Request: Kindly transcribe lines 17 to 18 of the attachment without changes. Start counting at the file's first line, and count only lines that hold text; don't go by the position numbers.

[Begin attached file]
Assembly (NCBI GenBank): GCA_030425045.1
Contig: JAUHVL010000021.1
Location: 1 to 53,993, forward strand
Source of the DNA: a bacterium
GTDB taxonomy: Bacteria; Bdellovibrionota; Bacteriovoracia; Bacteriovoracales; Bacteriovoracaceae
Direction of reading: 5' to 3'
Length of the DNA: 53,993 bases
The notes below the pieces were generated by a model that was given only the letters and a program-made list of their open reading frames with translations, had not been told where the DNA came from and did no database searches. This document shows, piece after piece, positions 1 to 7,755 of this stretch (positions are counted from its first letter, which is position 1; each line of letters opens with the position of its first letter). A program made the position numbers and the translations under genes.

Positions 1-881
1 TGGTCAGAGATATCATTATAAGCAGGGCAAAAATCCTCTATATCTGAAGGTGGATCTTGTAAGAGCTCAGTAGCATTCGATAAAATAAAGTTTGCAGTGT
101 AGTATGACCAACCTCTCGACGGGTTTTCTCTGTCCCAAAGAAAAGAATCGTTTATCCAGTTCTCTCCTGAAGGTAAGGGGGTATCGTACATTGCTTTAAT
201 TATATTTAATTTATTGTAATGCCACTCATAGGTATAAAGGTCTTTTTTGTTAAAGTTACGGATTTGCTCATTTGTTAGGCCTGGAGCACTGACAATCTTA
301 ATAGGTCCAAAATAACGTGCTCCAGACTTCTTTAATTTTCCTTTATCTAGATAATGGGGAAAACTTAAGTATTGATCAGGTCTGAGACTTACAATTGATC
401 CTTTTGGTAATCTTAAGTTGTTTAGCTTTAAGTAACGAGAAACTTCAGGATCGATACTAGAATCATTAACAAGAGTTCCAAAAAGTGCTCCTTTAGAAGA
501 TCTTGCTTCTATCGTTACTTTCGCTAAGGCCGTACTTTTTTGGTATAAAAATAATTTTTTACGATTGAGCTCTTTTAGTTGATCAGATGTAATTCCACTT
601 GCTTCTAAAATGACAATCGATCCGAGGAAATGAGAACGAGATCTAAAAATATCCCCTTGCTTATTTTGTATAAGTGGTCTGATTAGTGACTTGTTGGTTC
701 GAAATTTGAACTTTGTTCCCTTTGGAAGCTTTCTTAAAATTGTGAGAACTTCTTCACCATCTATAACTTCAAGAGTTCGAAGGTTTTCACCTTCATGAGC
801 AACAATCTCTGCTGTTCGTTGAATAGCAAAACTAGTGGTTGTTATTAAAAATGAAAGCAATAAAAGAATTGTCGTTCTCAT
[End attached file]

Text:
701 GAAATTTGAACTTTGTTCCCTTTGGAAGCTTTCTTAAAATTGTGAGAACTTCTTCACCATCTATAACTTCAAGAGTTCGAAGGTTTTCACCTTCATGAGC
801 AACAATCTCTGCTGTTCGTTGAATAGCAAAACTAGTGGTTGTTATTAAAAATGAAAGCAATAAAAGAATTGTCGTTCTCAT